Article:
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Day 2 of Mark Zuckerberg's testimony at Congress: What to expect

12 April 2018

Facebook has been consumed by turmoil for almost a month, since it came to light that millions of users' personal information was wrongly harvested from the website by Cambridge Analytica, a political consultancy that has counted U.S. President Donald Trump's election campaign among its clients. Zuckerberg responded, "I'm not sure what that means". He also is to testify Wednesday before the House Energy and Commerce Committee.

Zuckerberg looked mostly comfortable and confident through the nearly 5-hour long hearing.

The social media giant has started to roll out alerts to users, but the process is expected to take several days to complete.

"Senator, in retrospect, I think we clearly view it as a mistake that we did not inform people", Zuckerberg admitted. "It certainly doesn't feel that way to me", Zuckerberg said, nearing the end of a almost 5-hour hearing. He insists that Facebook is an "idealistic" company that did not consider the possibility that its users data could be weaponized for electoral purposes.

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Senator Dick Durbin (DD): "Would you be comfortable sharing with us the name of the hotel you stayed in last night?"

The social network is in the process of letting up to 87 million users know that their information may have been accessed by Cambridge Analytica.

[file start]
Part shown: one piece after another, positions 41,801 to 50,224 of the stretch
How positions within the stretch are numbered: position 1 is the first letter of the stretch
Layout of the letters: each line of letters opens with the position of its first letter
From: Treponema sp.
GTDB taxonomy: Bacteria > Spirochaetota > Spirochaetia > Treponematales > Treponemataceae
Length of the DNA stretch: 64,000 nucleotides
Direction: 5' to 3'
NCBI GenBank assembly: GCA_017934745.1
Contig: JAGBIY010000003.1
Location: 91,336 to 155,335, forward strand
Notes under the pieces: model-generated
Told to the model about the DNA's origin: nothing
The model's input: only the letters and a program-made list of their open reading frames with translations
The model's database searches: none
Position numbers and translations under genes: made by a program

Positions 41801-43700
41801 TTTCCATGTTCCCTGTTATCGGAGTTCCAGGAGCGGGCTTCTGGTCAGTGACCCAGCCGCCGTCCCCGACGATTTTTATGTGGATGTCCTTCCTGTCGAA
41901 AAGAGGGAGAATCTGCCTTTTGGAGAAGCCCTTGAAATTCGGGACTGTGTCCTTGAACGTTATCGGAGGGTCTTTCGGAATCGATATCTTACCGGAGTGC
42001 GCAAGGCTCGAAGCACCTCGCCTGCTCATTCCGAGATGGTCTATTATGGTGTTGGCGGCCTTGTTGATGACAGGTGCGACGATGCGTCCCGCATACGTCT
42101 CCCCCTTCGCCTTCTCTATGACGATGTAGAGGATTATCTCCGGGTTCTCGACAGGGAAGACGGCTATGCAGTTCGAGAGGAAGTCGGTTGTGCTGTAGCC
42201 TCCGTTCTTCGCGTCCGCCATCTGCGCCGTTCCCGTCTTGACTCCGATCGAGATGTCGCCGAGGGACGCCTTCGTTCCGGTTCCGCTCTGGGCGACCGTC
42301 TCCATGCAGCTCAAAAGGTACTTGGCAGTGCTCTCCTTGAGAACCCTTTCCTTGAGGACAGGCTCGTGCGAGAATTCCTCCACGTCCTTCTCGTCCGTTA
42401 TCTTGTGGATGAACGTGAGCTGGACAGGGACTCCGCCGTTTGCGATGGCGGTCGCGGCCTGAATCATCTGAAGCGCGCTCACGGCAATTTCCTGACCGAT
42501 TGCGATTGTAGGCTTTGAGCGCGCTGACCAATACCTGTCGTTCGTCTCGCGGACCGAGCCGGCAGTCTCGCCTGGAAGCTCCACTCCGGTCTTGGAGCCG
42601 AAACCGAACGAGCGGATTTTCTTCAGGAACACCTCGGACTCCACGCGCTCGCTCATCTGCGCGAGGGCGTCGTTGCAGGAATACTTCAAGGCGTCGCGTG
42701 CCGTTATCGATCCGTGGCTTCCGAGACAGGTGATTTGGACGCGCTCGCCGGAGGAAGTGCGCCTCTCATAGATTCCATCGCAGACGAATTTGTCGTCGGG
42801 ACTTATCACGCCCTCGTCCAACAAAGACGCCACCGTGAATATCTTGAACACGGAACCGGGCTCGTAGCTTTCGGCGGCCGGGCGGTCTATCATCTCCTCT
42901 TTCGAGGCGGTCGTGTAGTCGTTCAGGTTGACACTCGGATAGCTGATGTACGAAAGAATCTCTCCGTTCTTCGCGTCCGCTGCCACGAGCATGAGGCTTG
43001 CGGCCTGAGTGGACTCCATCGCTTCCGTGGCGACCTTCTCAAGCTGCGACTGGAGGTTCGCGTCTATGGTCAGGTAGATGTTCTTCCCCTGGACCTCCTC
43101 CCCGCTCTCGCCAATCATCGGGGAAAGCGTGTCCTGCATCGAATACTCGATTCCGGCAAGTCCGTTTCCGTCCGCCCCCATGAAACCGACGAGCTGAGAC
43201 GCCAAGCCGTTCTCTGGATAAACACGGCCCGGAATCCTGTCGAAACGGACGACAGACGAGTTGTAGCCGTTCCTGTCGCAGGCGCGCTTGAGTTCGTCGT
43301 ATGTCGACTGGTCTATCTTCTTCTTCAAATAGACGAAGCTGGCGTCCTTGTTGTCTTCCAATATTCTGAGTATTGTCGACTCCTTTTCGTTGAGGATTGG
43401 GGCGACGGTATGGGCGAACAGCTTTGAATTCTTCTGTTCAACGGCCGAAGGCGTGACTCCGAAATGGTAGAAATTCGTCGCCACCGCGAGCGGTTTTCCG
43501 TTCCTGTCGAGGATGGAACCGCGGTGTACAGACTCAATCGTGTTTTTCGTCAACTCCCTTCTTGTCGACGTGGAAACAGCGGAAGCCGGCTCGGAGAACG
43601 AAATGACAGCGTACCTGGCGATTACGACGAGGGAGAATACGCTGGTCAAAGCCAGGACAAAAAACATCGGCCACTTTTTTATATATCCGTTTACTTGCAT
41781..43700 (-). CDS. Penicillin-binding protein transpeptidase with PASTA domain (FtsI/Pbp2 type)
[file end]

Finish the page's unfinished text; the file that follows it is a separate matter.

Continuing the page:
Sen. Ben Sasse (R., Neb.) pressed Facebook CEO Mark Zuckerberg Tuesday over how his platform would define "hate speech" on Tuesday, wondering whether pro-life voices could be stifled if deemed too upsetting. "We'll do everything possible to ensure these elections are safe", said Zuckerberg.

Zuckerberg is also expected to be asked about Russia's use of US social media during the 2016 elections - a subject of several congressional investigations and special counsel Robert Mueller's probe into Russian interference.

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But despite Mr Zuckerberg's apologies for the scandals and his description of combating Russian hackers as an "arms race", it does not appear to have affected the company's worth.

For five hours, Zuckerberg remained stoic while answering questions about specific solutions to the current data breach.

Zuckerberg said its audit of third-party apps would highlight any misuse of personal information, and said the company would alert users instantly if it "found anything suspicious".

Johnson: So it's kind of safe to say that Facebook users don't seem to be overly concerned about all these revelations, although obviously Congress apparently is?

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The company claimed it was using Like button tracking for security reasons, in order to stop fake accounts and botnets. Not buried in the settings somewhere but right there", the 33-year-old internet billionaire told the hearing.